Thanks for listening.

soon-to-be Chelsea C.I. Kelley

The CW Network Has Caught This Nerd Girl in Its Net

I'm a sucker for terrible television and movies.  Many a Sunday, Sean comes home to find me curled up on the couch (still pj'd usually) watching something terrible I found on TV or via our Netflix live streaming thingy (side note, their movie select is terrible for the most part.  Which works for me alone, but not so much when the 2 of us are trying to find something to watch together).  And I've been known to DEVOUR past seasons of television shows.

Most recently, the tv-object of my nom noms is The Vampire Diaries on the CW network.  It's terribly...terrible. And yet I love it. Though it has been done WAY too many times before, the angsty, over-emotional vampire dude is sexy as is the asshole, mistake-prone vampire with the heart of gold.  Sure, the plot lines feel like they've been stretched over too many episodes and some of the tertiary characters are played by some completely atrocious actors (read: the vamp-mother, Isabelle. Frak n' A, my cats could read lines better than that woman).  There are actors that do little but act with their eyebrows (I'm looking at you, sexy Somerhalder). But I can't stop. I'm 3 episodes away from being caught up and my DVR is already set.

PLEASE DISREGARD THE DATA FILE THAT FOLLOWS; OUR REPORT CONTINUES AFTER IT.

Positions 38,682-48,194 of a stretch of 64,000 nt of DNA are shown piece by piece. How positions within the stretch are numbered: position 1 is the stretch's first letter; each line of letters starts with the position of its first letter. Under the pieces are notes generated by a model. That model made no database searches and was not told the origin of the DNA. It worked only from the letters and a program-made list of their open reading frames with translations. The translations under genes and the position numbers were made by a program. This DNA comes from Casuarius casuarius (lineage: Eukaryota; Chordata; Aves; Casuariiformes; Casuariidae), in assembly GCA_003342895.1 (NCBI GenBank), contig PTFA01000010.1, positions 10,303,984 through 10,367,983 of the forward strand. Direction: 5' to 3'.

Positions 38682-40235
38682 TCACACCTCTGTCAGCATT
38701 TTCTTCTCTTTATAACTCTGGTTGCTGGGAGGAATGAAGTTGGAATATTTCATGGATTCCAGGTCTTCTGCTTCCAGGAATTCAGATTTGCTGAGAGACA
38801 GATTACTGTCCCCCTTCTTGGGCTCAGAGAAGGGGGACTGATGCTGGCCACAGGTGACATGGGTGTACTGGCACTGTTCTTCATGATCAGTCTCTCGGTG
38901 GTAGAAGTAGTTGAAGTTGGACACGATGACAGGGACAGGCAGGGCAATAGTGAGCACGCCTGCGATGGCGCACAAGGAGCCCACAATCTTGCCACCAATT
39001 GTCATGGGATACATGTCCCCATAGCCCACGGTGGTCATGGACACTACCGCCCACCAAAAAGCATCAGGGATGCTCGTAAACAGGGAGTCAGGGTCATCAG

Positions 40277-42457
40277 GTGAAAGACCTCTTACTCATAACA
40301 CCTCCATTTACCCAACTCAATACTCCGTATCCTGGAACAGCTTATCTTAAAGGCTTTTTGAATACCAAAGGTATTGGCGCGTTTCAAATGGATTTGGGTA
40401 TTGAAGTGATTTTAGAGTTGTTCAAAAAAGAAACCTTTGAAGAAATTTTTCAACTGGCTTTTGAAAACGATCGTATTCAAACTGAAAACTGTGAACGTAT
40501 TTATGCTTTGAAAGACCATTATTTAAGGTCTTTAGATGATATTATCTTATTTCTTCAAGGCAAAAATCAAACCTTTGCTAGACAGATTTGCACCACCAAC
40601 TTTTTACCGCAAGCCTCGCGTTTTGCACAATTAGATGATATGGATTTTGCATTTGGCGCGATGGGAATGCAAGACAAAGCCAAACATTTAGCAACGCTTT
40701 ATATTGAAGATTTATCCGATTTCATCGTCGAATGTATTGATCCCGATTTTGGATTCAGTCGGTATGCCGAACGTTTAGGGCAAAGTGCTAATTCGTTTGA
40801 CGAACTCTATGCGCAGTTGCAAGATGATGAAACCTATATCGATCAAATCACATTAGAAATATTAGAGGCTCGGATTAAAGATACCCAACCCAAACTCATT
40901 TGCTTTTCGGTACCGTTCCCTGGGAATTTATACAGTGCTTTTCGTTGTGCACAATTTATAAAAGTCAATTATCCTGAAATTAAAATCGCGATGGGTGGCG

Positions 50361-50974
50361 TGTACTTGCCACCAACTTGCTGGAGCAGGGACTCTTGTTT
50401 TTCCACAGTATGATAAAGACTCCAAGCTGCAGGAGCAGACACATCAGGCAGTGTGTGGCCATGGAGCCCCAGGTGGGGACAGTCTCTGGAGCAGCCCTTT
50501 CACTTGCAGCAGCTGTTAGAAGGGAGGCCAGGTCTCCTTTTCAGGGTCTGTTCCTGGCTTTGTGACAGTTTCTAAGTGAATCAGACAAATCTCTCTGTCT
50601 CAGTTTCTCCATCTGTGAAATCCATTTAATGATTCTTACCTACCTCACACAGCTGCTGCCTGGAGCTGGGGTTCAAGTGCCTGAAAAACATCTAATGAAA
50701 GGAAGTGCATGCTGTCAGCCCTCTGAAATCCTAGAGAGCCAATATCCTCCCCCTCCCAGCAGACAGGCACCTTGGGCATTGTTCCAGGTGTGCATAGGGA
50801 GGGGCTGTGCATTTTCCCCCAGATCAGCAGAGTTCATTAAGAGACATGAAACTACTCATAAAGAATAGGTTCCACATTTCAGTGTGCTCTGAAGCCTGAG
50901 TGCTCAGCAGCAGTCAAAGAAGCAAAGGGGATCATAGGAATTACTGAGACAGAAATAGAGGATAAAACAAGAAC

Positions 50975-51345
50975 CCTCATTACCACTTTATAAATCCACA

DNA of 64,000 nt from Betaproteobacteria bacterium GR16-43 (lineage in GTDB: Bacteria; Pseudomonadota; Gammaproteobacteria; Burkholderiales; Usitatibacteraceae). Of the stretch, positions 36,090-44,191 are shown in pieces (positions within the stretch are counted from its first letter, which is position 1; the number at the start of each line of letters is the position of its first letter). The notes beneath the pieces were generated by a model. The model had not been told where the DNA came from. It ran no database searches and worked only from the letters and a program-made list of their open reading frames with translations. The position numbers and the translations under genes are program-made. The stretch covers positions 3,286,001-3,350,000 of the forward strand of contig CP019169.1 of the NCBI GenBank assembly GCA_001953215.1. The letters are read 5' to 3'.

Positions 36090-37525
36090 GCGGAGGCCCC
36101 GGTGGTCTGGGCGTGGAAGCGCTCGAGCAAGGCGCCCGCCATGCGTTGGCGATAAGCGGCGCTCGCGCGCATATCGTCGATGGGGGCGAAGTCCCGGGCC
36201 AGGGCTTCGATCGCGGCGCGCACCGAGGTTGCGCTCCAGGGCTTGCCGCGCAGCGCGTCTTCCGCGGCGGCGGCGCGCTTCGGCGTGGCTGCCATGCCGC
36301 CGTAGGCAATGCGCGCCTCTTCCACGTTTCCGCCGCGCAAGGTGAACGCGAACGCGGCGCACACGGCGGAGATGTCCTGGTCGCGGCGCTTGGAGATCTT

Poor Sean.

Because on top of my new atrocious show watching, I also am pretty smitten with Supernatural.  I mean, sexy guys who deal with demons, angels and magic all while dressed like a cross between a lumberjack, landscaper and a male stripper? Yes please.  Brothers who seem to have trouble emoting and yet tell each other they love each other all the time? Sex.  And don't get me started on smolder-eyed Castiel and his trenchcoat. Did you know the actor who plays him, Misha Collins, built his own house and the furniture in it?  Be still my heart!  Sorry, where was I?